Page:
Portia Woodman-Wickliffe: The greatest women’s rugby player ever?

Analysis – The news that Portia Woodman-Wickliffe is calling it a day at the end of the Olympics is a bit of a surprise, even though it feels like she’s been around forever.

At 32, the outstanding Black Ferns and Black Ferns Sevens player has gone far past when test rugby wingers usually reach their use-by date, and still looks to be just as effective as ever.

Woodman-Wickliffe will be aiming to go out as a gold medal winner, but even that’s something she’s already achieved. If the heavily favoured Black Ferns Sevens somehow end up third in Paris she’ll have a whole set of Olympic medals, after winning silver in 2016.

The space she was allowed to roam on a Sevens field often felt unfair, a fair chunk of her incredible 256 career tries came without a hand being laid on her.

To put that into context, that’s better than a try a game across 11 seasons in the side – a phenomenal strike rate and model of consistency in a highly regarded professional programme.

The other slightly unbelievable fact about her career is that she was a relative latecomer to top-level rugby, because her netball career as a teenager saw her selected for the Northern Mystics. Had it not been for Sevens being included in the Olympics, guaranteeing funding for the first female rugby players to make a living from the sport back in 2012, Woodman-Wickliffe may well have stayed on the netball court.

Mystics' Portia Woodman competes against Vixens' Chelsey Tregear.

The Woodman family name carries with it a bit of weight on the rugby field. Not only did Portia grow up with an All Black father Kawhena, her uncle Fred Woodman played in two tests in the infamous 1981 series against the Springboks. Both brothers were stalwarts of the North Auckland union before it changed its name to Northland, a legacy that Portia carried on when she represented the province in the Farah Palmer Cup.

Arguably, Woodman-Wickliffe’s high-water mark in the 15-a-side code was during the 2017 Women’s Rugby World Cup, in which she scored a tournament-record 13 tries. Eight of them came in one match against a hapless Hong Kong outfit. She then scored four more in the next game against the USA – one of which was nominated for World Rugby try of the year, and part of an effort that won her Women’s Player of the year.

That try total is a record for any New Zealander for one test and at a World Cup, and is likely to stay that way for a long time.

Portia Woodman of New Zealand poses after receiving the Women's 7's Player of the Year award during the World Rugby Awards 2015 at Battersea Evolution on November 1, 2015 in London, England. (Photo by Dan Mullan - World Rugby/World Rugby)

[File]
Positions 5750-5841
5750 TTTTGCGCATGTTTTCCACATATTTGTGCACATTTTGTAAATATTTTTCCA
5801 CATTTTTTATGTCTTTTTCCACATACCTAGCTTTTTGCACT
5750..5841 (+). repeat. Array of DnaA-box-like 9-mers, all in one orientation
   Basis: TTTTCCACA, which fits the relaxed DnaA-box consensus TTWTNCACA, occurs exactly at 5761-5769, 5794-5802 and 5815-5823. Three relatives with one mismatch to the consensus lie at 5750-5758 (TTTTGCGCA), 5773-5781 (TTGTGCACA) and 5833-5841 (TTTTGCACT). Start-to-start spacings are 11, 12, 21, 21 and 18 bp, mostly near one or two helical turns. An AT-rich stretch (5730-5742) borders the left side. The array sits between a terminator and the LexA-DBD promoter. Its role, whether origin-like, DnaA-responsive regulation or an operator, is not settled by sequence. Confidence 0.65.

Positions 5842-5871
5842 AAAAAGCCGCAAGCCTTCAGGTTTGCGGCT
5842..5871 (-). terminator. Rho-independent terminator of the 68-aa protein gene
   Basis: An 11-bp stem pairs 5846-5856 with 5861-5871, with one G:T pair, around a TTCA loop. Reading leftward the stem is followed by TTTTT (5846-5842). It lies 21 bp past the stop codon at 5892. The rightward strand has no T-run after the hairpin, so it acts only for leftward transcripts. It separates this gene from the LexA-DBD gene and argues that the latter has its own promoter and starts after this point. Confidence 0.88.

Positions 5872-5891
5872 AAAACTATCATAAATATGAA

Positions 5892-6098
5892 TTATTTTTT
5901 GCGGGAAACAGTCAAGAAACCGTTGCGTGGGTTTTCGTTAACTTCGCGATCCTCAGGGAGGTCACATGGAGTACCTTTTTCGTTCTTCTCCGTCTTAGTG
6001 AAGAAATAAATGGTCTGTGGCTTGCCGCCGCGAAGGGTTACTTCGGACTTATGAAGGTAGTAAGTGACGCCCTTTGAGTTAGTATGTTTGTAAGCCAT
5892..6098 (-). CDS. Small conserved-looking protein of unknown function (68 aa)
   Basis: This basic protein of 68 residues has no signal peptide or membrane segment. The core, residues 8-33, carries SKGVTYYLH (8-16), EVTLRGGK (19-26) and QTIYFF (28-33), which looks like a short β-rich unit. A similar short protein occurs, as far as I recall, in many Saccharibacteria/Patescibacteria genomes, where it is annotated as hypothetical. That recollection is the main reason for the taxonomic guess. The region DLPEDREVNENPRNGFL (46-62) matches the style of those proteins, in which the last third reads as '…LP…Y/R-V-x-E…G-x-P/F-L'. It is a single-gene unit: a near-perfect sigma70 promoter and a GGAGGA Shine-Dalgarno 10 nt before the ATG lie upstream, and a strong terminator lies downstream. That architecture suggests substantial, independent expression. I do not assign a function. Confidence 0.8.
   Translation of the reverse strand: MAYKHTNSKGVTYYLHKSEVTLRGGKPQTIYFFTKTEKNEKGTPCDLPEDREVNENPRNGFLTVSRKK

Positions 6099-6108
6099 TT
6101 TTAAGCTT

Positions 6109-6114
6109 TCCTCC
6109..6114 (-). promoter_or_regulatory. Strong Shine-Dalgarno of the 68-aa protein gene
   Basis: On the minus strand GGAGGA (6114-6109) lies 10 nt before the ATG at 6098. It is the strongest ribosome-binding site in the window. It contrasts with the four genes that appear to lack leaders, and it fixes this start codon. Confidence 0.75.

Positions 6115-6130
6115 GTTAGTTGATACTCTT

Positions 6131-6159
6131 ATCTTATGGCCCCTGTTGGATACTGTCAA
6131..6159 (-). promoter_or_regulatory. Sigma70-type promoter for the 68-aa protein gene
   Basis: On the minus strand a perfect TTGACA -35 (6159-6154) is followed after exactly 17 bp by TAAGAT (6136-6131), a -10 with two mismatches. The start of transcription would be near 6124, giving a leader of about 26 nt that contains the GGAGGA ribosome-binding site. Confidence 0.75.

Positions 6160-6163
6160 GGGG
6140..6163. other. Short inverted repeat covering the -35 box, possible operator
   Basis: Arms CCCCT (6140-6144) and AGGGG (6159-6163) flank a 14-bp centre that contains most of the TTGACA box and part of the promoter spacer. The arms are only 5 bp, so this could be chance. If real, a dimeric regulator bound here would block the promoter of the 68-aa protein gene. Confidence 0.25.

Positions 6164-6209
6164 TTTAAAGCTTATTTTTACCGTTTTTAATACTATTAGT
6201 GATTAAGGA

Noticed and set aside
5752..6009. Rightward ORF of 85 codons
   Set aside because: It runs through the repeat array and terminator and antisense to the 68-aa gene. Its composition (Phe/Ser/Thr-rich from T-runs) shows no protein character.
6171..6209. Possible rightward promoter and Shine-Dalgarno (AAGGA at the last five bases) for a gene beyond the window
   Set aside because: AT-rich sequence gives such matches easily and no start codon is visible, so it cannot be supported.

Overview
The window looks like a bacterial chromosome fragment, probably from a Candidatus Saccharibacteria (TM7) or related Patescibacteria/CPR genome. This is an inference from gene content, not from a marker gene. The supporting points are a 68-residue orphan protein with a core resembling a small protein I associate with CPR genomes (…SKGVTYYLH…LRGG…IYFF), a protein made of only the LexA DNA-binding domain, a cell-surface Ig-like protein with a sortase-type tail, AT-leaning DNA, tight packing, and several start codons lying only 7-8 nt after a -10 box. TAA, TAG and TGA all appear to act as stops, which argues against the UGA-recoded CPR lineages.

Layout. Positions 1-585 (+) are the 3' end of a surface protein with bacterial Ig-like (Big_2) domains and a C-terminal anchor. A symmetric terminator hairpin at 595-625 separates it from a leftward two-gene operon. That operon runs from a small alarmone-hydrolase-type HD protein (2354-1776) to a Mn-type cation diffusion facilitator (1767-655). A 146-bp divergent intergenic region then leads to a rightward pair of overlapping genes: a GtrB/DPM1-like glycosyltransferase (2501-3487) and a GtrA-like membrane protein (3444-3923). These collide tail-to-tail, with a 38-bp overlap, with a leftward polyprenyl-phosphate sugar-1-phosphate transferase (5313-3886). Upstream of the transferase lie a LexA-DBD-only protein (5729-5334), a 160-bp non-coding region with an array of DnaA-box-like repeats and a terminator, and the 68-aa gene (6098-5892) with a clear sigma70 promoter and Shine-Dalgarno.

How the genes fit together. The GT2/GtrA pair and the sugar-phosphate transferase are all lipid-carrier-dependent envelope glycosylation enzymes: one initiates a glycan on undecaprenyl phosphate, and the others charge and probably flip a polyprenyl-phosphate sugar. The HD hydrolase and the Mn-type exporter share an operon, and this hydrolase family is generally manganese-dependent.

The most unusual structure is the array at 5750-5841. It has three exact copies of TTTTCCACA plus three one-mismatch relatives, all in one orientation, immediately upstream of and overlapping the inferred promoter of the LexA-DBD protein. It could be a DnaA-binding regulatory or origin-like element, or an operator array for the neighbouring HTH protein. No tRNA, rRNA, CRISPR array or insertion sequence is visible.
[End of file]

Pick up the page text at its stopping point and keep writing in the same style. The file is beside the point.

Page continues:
So, does that make her the best ever on a women’s rugby field? Given just how prevalent the short form of the game has been for women, in that it very much complimented Woodman-Wickliffe’s overall professional career rather than simply providing an alternate pathway like it does for most others, her achievements across both make her stand out.

Many Sevens players simply can’t translate their effectiveness onto a 15s field and vice-versa, but Woodman-Wickliffe got to a point in both where the respective teams’ entire game plans revolved around getting the ball to her as fast and often as possible.

New Zealand's Portia Woodman and Renee Wickliffe.

Woodman-Wickliffe will leave a big legacy, but if there is one thing New Zealand women’s rugby has been very good at producing, it’s outside backs. Katelyn Vaha’akolo stands as the most obvious candidate to assume the role of main strike weapon in the Black Ferns, while the likes of Ayesha Leti-I’iga, Mererangi Paul and the Super Rugby Aupiki production line assures that the team will always have that depth.

All of those players have their own unique attributes: power, pace, sidesteps and instinct. But Woodman-Wickliffe has all of them, a perfectly balanced winger, which is what makes her the best to ever do it. The Black Ferns Sevens campaign in Paris now has that added incentive to send her out as a champion.

According to the news on Radio New Zealand

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